I saw this show a couple years ago. I have been meaning to see it again in the last couple of months since it’s been re-installed at Government House. It didn’t work out. This is why I considered myself fortunate when I was walking past Government House this past week en route to errands further in the city and saw that the sign was still up on the grey outer wall of the stately public space. Of course, public space is relative. Government House may be largely ceremonial these days but you still can’t walk in in your t-shirt, jeans, and sandaled feet. Right? I go to the guard booth, anyway, and consider yourself fortunate when after a phone check, he directs me to go on in. Even deserted, maybe especially so, there seems a sense of occasion about the space, a space with its manicured lawns and colonial architecture really not designed for regular folk (and I’ve never been anything but). I’ve been there a few times – most often as a reporter, once as one of my aunt’s plus ones as she collected her medal for service to culture and community, once as an author participating in a fundraiser. But public it may be, but public is relative. Before I can step to the building, I’m greeted by another uniformed officer, surprised that it’s just me though the first guard had indicated as much. I didn’t realize I would need an escort; when I saw the show before part of the joy was just wandering through at my own pace. Turns out he wasn’t only escort but toll taker (the viewing would cost EC$25 he informed me). I hadn’t known there was a fee for looking, hadn’t planned for that, hadn’t planned to be there at all, really, so I had to leave. And as I left I found myself wondering about art in public spaces, and how to create appreciation for such art among those who don’t (whether in the moment or at all) have the price of admission. I don’t know how much longer the show will be up; maybe I’ll go back (maybe not) but it is as memory and this blog shows a good show, worth the view if you’ve got the money to do so.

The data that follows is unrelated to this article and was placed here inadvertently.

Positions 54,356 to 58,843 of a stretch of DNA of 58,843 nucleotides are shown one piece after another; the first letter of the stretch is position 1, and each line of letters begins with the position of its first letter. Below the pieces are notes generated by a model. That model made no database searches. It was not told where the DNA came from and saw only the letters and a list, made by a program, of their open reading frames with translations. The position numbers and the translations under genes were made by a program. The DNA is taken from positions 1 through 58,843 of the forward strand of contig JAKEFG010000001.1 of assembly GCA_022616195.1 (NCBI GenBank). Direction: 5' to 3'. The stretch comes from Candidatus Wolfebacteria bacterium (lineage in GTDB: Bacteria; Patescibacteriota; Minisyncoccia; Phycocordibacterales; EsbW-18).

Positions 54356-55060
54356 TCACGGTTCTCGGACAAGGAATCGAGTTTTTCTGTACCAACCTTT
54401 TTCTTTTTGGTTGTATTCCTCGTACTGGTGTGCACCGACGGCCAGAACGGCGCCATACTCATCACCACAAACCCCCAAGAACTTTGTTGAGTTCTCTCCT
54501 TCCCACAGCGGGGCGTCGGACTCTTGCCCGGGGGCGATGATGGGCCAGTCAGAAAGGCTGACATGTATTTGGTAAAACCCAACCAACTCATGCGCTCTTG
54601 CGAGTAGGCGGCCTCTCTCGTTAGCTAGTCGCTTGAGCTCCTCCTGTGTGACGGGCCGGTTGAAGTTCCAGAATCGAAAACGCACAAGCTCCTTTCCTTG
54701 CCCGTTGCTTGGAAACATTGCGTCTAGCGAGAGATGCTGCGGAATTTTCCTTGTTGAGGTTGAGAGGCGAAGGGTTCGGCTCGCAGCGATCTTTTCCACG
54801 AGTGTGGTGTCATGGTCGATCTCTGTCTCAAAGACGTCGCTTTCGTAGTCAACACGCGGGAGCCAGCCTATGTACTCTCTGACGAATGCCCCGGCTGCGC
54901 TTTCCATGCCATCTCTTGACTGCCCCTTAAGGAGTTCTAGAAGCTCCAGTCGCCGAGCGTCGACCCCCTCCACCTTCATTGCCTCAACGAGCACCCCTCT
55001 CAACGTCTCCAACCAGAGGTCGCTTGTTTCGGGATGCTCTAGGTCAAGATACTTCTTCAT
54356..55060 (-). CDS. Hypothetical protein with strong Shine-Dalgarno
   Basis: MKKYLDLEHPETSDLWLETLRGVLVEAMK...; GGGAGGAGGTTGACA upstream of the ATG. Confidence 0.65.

This is me at the Powder Magazine taking in Margo Davis’ Antigua Pride exhibition.
You can’t tell from my face but I really enjoyed it. And where’s what I wrote about it for Observer newspaper:
Most reading this will likely have even a passing awareness of the book Antigua Black. Curator of Antigua Pride, an exhibition featuring images from Antigua Black, Niki Michelin Feilles, remembers being so moved by the images in the book that she tracked down American photographer Margo Davis to discuss an exhibition; they’ve done two – a smaller one in London and, as of last November, this one in Antigua.
With text by Gregson Davis and images by Margo Davis, Antigua Black was released in 1973 and is well regarded , per its subhead, as a portrait of an island people; specifically the people of Antigua and Barbuda at a particular moment in time. The…
View original post 838 more words